Inequalities in Unpaid Work: A Cross-National Comparison

  • Janeen BaxterEmail author
  • Tsui-o Tai
Part of the International Handbooks of Quality-of-Life book series (IHQL)


This chapter reviews the main theoretical perspectives and key recent empirical research on the gender division of housework. We focus on unpaid housework, but where relevant also consider childcare. The chapter starts with an overview of research on time use in households and examines variation in domestic work time in relation to individual and household characteristics and across countries. We then review the main theoretical arguments advanced to explain the continuing gender division of household labor focusing on recent developments and debates. Finally we examine the consequences of gender divisions in household labor for wellbeing focusing on time pressure, work-family conflict and general happiness using data from the International Social Survey Program. Our empirical findings show that women continue to spend more time on housework than men and have a larger share of routine housework. In addition, housework time increases perceived time pressure and work-family conflict and decreases women’s happiness.


Housework Time pressure Work-family conflict Happiness Subjective wellbeing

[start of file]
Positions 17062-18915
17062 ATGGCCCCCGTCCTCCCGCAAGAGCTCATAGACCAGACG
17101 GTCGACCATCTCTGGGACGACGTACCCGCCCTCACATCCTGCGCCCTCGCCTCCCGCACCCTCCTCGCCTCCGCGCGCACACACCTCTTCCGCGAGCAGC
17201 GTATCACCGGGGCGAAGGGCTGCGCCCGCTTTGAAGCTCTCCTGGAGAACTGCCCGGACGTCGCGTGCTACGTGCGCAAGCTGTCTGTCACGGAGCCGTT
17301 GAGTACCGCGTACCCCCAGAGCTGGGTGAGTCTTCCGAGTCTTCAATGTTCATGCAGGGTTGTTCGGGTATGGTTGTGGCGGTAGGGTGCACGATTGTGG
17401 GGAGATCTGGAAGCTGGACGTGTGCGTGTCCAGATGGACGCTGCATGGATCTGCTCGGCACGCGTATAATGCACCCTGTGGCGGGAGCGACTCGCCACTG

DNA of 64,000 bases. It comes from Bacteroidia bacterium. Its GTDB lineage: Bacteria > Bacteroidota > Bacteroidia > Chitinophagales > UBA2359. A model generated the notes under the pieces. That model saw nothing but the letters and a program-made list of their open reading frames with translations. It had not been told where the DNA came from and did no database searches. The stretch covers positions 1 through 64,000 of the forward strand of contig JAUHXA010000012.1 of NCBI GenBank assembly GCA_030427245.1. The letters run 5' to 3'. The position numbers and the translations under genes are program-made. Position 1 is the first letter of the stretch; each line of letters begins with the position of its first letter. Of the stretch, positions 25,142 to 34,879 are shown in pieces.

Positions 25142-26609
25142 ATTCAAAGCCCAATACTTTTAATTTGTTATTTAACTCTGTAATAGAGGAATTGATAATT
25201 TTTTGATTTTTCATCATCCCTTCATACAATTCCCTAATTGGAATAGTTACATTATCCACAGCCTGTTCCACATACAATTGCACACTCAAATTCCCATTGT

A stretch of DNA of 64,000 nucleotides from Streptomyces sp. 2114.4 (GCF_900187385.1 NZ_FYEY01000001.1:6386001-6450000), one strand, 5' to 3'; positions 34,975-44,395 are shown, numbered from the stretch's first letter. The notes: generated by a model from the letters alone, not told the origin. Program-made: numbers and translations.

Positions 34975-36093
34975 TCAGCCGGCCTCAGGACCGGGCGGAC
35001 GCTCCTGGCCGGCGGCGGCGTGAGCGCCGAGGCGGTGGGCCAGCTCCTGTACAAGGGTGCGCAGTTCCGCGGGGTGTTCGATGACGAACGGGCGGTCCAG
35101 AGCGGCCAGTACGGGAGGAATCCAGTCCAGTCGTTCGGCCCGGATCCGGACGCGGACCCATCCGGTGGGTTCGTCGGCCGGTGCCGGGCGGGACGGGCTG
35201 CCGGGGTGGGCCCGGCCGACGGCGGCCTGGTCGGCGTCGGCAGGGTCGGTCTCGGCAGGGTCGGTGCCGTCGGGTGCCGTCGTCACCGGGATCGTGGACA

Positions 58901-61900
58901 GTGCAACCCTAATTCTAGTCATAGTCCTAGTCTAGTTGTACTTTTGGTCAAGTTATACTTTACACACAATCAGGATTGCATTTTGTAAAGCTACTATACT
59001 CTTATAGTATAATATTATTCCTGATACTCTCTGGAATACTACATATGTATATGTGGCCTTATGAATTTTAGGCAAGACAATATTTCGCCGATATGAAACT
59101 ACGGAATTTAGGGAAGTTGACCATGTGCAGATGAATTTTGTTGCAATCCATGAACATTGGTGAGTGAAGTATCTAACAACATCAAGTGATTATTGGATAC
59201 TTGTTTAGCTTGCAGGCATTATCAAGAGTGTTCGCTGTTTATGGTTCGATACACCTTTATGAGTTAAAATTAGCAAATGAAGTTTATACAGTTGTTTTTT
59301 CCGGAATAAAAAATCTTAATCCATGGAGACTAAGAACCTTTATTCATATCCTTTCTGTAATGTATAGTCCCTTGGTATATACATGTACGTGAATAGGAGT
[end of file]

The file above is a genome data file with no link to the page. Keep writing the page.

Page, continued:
1. Allen, T. D., Herst, D. E. L., Bruck, C. S., & Sutton, M. (2000). Consequences associated with work-to-family conflict: A review and agenda for future research. Journal of Occupational Health Psychology, 5(2), 278–308.CrossRefGoogle Scholar
  2. Barnett, R. C., & Shen, Y. (1997). Gender, high- and low-schedule-control housework tasks, and psychological distress: A study of dual-earner couples. Journal of Family Issues, 18, 403–428.CrossRefGoogle Scholar
  3. Batalova, J. A., & Cohen, P. N. (2002). Premarital cohabitation and housework: Couples in cross-national perspective. Journal of Marriage and Family, 64, 743–755.CrossRefGoogle Scholar
  4. Baxter, J. (2000). The joys and justice of housework. Sociology, 34(4), 609–631.CrossRefGoogle Scholar
  5. Baxter, J. (2002). Patterns of change and stability in the gender division of household labour in Australia, 1986–1997. Journal of Sociology, 38(4), 399–424.CrossRefGoogle Scholar
  6. Baxter, J., & Hewitt, B. (2013). Negotiating domestic labor: Women’s earnings and housework time in Australia. Feminist Economics, 19(1), 29–53.Google Scholar
  7. Baxter, J., Hewitt, B., & Haynes, M. (2008). Life course transitions and housework: Marriage, parenthood and time on housework. Journal of Marriage and Family, 70, 259–272.CrossRefGoogle Scholar
  8. Baxter, J., Hewitt, B., & Western, M. (2009). Who uses paid domestic labor in Australia? Choice and constraint in hiring household help. Feminist Economics, 15(1), 1–26.CrossRefGoogle Scholar
  9. Becker, G. (1991). A treatise on the family. Cambridge, MA: Harvard University Press.Google Scholar
  10. Berk, S. F. (1985). The gender factory: The apportionment of work in American Households. New York: Plenum Press.CrossRefGoogle Scholar
  11. Bianchi, S. M., Milkie, M. A., Sayer, L. C., & Robinson, J. P. (2000). Is anyone doing the housework? Trends in the gender division of household labor. Social Forces, 79(1), 191–228.CrossRefGoogle Scholar
  12. Bittman, M., England, P., Folbre, N., Sayer, L., & Matheson, G. (2003). When does gender trump money? Bargaining and time in household work. American Journal of Sociology, 109, 186–214.CrossRefGoogle Scholar